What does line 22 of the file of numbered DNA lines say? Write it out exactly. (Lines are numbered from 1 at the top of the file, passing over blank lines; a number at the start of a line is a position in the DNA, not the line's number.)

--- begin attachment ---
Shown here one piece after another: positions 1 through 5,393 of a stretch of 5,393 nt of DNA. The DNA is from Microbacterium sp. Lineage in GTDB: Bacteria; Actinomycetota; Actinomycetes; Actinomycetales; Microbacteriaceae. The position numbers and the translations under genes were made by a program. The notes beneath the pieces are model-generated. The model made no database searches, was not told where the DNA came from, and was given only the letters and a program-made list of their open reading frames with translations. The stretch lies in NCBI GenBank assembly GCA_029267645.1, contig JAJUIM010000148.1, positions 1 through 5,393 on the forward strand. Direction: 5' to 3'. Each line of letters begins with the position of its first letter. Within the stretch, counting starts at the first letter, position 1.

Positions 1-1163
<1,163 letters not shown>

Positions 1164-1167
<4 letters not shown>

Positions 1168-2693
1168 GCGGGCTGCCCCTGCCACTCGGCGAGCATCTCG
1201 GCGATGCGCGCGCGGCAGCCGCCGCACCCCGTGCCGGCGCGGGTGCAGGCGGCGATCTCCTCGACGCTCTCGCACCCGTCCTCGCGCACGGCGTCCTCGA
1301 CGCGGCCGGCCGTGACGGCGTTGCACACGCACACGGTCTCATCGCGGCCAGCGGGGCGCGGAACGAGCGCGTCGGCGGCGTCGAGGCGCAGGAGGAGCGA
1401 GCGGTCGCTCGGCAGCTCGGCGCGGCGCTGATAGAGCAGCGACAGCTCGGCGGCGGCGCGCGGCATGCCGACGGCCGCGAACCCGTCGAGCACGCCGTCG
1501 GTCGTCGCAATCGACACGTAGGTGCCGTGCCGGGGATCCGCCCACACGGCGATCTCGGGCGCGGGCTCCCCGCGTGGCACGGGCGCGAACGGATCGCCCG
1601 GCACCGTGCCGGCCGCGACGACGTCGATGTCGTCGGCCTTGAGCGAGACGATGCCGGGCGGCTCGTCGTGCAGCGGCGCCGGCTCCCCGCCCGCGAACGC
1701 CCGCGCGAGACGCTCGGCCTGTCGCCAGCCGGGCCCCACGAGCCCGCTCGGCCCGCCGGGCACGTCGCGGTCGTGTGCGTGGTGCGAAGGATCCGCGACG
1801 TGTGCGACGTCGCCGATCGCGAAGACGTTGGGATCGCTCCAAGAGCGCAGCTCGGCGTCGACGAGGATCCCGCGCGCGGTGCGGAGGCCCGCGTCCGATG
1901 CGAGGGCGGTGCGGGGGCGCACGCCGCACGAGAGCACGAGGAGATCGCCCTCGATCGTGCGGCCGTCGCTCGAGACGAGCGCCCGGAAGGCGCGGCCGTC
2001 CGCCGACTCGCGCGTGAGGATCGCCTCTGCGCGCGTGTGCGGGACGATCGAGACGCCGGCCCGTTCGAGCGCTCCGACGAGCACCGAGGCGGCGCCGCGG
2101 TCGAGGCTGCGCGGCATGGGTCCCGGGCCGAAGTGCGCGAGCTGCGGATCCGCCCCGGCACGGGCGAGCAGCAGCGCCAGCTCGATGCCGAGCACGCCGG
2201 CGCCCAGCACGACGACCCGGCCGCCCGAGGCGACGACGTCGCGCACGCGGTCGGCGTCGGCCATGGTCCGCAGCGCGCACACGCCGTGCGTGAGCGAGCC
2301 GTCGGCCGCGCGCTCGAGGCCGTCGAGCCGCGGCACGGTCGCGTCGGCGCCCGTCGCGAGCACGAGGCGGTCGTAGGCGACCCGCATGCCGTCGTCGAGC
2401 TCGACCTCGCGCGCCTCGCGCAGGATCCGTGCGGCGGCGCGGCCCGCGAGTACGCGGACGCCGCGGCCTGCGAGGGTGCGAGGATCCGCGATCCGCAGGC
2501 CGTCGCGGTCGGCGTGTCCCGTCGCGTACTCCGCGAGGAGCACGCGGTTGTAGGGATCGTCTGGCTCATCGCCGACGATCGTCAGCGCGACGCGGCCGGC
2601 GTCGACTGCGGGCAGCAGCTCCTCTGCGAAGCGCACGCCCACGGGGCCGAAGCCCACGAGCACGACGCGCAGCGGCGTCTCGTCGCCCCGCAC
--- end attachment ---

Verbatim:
2601 GTCGACTGCGGGCAGCAGCTCCTCTGCGAAGCGCACGCCCACGGGGCCGAAGCCCACGAGCACGACGCGCAGCGGCGTCTCGTCGCCCCGCAC